Je n'aime pas dans les vieux films américains quand les conducteurs ne regardent pas la route. Et de ratage en ratage, on s'habitue à ne jamais dépasser le stade du brouillon. La vie n'est que l'interminable répétition d'une représentation qui n'aura jamais lieu.

Confessions (1838) - Augustine, E.B. Pusey

I previously read a translation of Augustine’s ground-breaking auto-biography/theological treatise from 1961 by R.S. Pine-Coffin.  I said at the time that I thought I’d pick up another one at some point and I’ve finally gotten around to it.  This translation is over a hundred years older than Pine-Coffin’s and it shows in ways both good and bad.  The language here is a lot more poetic and is pretty clearly written to mimic the style of the King James Bible.  Pine-Coffin’s version was shooting for a more modern vernacular with equally mixed results.  Pine-Coffin’s version was sometimes a lot more visceral than Pusey’s version, as in the section about Augustine’s conversion, but it was also frequently pretty stilted.  Pusey’s version is, on the whole, a lot more beautiful and, ironically, an easier read, but it does lose some of its emotional intensity.  I think these are perfect examples of why you should read multiple translations of a work; they’re very different and complementary in some interesting ways.  Pusey brings a more graceful and beautiful prose, but Pine-Coffin ratchets up the intensity.  As to the work itself, I’ve talked about it before and my reaction here is much the same: it’s compelling as both a story and a character study, but it could use some tightening.  I’m giving this one exactly the rating I gave Pine-Coffin’s translation, but for different reasons.  Oh, by the way, is there some rule about only people with silly names being allowed to translate Augustine?  First, we had a Pine-Coffin and now we have something that might show up in a diss track: E.B. Pusey.  Weird.  I look forward to I.M. Gay’s translation.  3 stars.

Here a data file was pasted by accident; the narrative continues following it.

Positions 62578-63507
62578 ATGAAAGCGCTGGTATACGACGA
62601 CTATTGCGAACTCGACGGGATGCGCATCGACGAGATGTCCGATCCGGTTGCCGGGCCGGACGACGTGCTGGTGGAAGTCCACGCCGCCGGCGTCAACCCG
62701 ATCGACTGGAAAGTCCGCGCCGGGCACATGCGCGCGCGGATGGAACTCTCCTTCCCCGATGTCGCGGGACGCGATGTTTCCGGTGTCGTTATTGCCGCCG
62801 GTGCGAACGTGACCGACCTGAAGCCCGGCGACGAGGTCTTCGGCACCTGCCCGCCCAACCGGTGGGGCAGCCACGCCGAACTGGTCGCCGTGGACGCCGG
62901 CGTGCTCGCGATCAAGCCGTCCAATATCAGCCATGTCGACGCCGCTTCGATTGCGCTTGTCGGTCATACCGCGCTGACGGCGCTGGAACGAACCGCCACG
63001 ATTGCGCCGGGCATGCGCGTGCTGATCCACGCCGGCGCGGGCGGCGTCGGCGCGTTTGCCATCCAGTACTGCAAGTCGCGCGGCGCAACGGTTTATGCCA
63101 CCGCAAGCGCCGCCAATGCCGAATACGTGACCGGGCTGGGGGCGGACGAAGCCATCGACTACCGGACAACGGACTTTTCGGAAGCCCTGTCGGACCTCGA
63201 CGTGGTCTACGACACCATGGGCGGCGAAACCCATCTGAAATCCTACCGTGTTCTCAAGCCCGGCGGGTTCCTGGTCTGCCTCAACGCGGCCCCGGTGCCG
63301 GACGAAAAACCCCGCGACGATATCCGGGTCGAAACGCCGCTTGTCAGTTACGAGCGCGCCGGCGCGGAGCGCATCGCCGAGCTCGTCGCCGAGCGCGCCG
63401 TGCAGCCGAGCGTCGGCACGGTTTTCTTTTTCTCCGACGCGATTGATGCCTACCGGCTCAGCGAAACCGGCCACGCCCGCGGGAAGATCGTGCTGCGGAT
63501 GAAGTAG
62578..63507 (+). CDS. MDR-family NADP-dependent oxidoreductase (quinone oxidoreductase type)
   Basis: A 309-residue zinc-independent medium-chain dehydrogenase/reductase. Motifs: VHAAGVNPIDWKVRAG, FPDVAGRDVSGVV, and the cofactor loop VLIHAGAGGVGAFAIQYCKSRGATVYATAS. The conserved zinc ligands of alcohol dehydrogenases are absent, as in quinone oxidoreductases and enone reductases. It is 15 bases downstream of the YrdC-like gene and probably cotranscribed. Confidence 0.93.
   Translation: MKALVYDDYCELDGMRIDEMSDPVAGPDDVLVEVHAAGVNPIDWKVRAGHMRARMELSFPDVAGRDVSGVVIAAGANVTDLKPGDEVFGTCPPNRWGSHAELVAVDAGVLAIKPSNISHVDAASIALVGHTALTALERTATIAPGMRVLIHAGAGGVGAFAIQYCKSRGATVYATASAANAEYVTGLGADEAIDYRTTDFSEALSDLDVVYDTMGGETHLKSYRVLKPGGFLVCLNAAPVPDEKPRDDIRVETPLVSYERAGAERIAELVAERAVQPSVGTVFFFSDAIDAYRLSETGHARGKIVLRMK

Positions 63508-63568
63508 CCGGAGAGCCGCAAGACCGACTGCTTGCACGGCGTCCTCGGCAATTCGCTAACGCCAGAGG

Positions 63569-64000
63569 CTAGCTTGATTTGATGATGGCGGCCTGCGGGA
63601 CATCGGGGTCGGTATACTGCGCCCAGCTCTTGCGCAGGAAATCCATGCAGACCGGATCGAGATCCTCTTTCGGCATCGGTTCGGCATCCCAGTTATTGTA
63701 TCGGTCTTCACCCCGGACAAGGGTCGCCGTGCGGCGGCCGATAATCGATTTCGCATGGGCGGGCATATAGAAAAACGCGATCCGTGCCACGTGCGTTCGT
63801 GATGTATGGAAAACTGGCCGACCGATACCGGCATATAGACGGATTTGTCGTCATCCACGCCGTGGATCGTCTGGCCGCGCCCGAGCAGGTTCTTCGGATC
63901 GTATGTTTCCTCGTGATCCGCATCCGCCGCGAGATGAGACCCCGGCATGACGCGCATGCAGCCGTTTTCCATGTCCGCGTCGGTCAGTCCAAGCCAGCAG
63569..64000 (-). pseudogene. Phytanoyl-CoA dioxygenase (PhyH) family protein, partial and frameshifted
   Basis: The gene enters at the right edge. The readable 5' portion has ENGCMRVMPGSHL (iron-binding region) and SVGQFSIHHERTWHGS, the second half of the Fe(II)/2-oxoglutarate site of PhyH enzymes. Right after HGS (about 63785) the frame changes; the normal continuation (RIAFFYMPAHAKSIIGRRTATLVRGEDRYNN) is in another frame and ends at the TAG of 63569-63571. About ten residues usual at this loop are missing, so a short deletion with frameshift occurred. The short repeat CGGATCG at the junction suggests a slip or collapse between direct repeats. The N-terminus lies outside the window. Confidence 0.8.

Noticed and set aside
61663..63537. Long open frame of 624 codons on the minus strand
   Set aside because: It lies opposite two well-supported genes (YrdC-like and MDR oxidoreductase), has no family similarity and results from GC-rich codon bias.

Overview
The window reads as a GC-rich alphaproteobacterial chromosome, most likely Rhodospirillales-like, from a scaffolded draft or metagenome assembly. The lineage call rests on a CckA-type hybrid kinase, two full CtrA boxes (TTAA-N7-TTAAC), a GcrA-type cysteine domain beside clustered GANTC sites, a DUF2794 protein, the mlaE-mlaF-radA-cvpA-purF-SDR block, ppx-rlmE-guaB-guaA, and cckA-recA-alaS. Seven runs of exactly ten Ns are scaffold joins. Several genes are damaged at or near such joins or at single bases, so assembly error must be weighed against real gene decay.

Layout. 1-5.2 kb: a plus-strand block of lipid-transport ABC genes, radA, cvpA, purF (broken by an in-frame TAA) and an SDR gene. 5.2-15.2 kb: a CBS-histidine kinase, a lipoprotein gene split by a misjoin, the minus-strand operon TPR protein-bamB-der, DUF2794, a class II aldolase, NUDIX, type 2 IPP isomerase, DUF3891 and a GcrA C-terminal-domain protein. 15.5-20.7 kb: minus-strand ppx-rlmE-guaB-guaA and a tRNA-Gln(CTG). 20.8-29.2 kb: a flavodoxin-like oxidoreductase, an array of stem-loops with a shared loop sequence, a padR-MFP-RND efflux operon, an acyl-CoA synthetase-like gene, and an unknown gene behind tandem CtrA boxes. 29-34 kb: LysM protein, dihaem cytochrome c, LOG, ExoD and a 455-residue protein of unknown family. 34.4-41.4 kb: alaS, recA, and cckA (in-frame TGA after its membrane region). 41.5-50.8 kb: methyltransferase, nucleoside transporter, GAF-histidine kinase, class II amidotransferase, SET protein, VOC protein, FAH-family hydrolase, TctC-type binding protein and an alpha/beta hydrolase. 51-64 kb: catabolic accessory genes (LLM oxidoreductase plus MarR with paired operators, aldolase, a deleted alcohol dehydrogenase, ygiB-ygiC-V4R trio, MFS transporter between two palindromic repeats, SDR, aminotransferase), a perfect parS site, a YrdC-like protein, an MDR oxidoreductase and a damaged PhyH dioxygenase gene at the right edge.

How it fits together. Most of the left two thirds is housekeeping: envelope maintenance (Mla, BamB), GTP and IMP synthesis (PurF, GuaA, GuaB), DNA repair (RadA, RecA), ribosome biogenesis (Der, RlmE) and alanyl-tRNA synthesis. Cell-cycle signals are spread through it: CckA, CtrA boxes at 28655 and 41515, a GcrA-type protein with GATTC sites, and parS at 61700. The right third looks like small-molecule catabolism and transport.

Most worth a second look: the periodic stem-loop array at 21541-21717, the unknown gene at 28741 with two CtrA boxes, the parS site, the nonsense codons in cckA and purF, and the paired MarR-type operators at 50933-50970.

tl;dr – older translation of Augustine’s compelling text is more poetic than some, but it also loses some of the immediacy of new translations.  3 stars.

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